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Disputes Between Employees & Employers: The Basics
Common Types Of Employer-Employee Disputes
Wrongful discrimination is generally when an employee is mistreated by their employer based on specific personal characteristics such as race, gender, national origin, or sexual orientation. This is perhaps the most common type of dispute in the workplace. Fortunately, both state and federal laws provide protections against such discrimination.
One common example of wrongful discrimination is when an employee is fired because of their membership in one of these protected groups. However, it can also occur when an employee is demoted, denied a promotion, or not allowed to work because of their protected status.
At-Will Employment In Florida
In Florida, at will employment means both employers and employees are free to terminate the employment relationship without any particular reason.
If there is no employment contract in place, employees can leave their job at any time without any legal consequences. However, certain situations may exist where a non-compete agreement is in place. If this is the case, it would be essential to determine whether this agreement is valid and appropriate.
Employers can also terminate employees on an at-will basis, but they must do so in compliance with relevant laws and regulations. One such law is Title VII of the Civil Rights Act, which prohibits employment discrimination based on race, gender, sexual orientation, and national origin. Even in at will situations, employers must be aware that there are legal protections in place for employees and act accordingly, especially when making decisions regarding terminating employment.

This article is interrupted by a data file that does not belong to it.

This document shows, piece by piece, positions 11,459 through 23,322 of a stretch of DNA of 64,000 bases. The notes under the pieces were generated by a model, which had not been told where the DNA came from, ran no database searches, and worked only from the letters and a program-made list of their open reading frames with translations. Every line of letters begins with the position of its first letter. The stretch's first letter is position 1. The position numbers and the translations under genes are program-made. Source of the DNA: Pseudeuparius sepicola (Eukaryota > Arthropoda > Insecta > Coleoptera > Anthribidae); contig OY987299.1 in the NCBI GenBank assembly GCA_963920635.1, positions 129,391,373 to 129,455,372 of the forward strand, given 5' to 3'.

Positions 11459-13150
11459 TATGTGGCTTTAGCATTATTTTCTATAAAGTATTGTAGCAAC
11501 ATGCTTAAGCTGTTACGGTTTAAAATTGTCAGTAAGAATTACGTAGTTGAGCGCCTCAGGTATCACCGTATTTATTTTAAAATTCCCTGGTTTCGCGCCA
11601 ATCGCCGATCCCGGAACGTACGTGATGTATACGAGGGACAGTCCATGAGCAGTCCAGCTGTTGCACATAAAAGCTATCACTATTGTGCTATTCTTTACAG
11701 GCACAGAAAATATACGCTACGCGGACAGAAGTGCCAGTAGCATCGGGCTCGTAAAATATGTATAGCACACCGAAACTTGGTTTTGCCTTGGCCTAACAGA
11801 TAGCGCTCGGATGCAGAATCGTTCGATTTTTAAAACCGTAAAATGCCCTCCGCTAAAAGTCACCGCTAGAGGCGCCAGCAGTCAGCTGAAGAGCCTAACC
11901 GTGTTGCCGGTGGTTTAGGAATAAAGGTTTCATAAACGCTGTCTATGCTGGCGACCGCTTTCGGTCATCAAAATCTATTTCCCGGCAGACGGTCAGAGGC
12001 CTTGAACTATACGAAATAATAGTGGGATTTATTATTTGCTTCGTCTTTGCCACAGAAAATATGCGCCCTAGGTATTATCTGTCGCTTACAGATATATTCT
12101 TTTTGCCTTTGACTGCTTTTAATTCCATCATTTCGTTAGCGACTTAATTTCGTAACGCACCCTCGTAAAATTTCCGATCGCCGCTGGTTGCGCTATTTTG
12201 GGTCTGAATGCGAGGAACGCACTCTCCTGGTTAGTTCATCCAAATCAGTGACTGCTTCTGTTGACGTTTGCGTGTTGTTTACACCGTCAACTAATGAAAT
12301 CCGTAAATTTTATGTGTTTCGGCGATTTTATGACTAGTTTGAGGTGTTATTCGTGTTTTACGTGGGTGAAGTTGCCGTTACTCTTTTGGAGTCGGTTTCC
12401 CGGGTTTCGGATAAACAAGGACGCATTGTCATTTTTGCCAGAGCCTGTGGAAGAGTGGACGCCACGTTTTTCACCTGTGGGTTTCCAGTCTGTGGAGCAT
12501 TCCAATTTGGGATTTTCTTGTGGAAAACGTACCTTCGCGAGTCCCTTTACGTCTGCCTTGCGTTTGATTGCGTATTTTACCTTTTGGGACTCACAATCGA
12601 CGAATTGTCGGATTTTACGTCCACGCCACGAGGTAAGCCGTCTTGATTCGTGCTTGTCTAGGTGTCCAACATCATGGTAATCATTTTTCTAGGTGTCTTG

Federal State Protections For Employees
Both Florida state law and U.S. federal law provide protections for employees.
Our firm is based in Florida and primarily pursues cases under Florida law, but Florida’s protections are essentially the same as those provided under federal law in most areas of the law. This is because the Constitution of the United States allows states to offer additional protections to their residents, but not less than what is provided under federal law.
Fair Labor Standard Act And Employee Protection
The Fair Labor Standards Act is a federal law that protects employees’ wages. The Act recognizes that employees require protection in two areas. Firstly, they need a minimum wage, and secondly, they must be compensated for overtime work. Overtime is any time worked in a week that exceeds 40 hours.
Under the Fair Labor Standards Act, Congress has established a minimum wage that every employee is entitled to, except for exempt employees specified under the law. In addition, the law generally provides that every employee must receive at least the minimum wage for every hour worked, and nonexempt employees must receive one and a half times their regular pay rate for all overtime hours.
This law is essential for protecting employees’ wages. As a result, many claims come under this law in both the minimum wage and overtime contexts.
For more information on Disputes Between Employees & Employers, a free initial consultation is your next best step. Get the information and legal answers you are seeking by calling (954) 678-5155 today.